Where once there were two parking lots on either side of Main Street in the center of downtown Fort Worth, there is now the much-loved and much-used Sundance Square. The Square has become an integral part of the downtown Fort Worth experience, hosting events both large and small, and taking on an increasing role in the life of the city. Continue reading
Here’s our weekly review rounding up the best stories and ideas in public space from cities around the world. This week we bring you the campaign to make iconic Parisian plaza’s pedestrian friendly, designing cities for millennials and New York’s best street murals of 2015 (so far).
Here’s our weekly review rounding up the best stories and ideas in public space from cities around the world. This week community spirit is a common theme. We bring you city-wide living rooms in Copenhagen tranquil green space amid a Los Angeles traffic jam and a guide to New York’s privately owned public spaces.
City-Wide Living Rooms
A 750 meter “superpark” spans the north end of Copenhagen showcasing the multicultural fabric of the city within three colour-coded zones. The intent of the plan was to create a communal space that reflects the cultural make-up of the community. (Via TrendHunter)
LA Urban Air
Los Angeles-based artist Stephen Glassman transforms billboard advertisements into suspended urban forests with his “Urban Air” project. The existing structure is modified to house the planters along with a water misting system and wifi network that monitors the environment. (Via GOOD)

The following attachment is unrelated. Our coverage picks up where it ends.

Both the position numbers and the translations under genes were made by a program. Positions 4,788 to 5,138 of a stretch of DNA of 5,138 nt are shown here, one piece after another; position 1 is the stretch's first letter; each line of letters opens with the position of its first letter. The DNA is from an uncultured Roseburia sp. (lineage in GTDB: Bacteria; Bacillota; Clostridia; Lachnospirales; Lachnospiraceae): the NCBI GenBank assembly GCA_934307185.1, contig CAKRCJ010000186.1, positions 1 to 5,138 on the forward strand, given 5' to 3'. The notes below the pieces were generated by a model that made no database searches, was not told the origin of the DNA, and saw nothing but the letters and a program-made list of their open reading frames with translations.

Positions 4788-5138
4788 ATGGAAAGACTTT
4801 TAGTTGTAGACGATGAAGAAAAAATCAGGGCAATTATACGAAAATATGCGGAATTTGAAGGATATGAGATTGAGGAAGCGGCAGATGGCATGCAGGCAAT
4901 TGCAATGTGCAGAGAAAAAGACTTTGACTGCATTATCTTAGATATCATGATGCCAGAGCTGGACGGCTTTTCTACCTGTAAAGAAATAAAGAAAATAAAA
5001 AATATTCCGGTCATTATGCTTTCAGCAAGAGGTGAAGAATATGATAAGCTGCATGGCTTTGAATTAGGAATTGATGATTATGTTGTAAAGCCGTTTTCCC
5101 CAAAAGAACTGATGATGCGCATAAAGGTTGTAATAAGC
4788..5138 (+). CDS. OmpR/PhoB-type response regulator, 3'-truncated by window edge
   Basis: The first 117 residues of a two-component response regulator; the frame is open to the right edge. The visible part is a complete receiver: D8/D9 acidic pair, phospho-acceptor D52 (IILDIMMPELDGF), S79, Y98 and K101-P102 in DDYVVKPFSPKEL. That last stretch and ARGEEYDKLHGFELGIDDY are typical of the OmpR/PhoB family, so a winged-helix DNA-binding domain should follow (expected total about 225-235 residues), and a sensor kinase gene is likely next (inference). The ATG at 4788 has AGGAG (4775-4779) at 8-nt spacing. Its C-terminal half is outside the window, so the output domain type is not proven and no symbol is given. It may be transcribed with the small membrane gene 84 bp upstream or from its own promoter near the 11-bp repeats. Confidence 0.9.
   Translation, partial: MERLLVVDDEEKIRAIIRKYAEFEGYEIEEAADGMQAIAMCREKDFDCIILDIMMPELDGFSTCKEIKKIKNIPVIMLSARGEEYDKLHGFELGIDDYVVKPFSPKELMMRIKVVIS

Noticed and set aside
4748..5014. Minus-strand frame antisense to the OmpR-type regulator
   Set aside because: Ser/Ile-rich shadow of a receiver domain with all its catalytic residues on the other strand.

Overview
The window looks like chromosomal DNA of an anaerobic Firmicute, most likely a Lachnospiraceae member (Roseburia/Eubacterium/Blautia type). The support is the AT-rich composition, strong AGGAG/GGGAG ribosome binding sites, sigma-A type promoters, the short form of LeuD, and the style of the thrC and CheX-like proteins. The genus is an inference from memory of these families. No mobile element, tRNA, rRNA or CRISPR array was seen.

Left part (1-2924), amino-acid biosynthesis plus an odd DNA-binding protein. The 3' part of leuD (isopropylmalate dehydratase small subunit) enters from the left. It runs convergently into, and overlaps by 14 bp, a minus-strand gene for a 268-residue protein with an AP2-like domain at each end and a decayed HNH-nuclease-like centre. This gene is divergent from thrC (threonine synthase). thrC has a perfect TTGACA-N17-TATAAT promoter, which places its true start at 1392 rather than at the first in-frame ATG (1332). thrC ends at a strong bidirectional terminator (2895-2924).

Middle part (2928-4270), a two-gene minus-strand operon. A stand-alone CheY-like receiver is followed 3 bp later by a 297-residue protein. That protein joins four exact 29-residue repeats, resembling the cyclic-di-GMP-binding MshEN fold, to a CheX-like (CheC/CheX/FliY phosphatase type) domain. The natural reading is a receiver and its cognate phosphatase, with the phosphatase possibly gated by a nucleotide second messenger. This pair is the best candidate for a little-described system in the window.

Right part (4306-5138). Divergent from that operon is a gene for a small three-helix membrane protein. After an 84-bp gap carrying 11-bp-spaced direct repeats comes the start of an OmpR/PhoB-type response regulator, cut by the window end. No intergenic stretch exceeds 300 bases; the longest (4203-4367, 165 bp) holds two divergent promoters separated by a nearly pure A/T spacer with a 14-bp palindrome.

Privately Owned Public Space
The Municipal Art Society of New York provides a key to the privately owned public space in the city along with an interactive map. The user can search for spaces by address or by selecting a preferred amenity such as seating, food service or artwork. (Via APOPS)
Photo from Jens Rost on Flickr (cc)
By Michèle Champagne
When your city contains such complex people, ideas, streets, buildings—when it contains so many neighbourhoods, areas and grey areas—why dwell on the city centre as a focus for design discussion? In Amsterdam, there’s a public space called Mercator Square (Mercatorplein in Dutch) at the most Western edge of the city’s ringed highway, in an area originally planned as a “Garden City” suburb. It is here, at Mercator, that there is genuine confusion about whether the square is a success or a failure—not just as a piece of urban design, but as a representation of the people who live and work around it. In Amsterdam, the design of public space is not only an aesthetic or experiential factor, but a socio-cultural one grounded context. Continue reading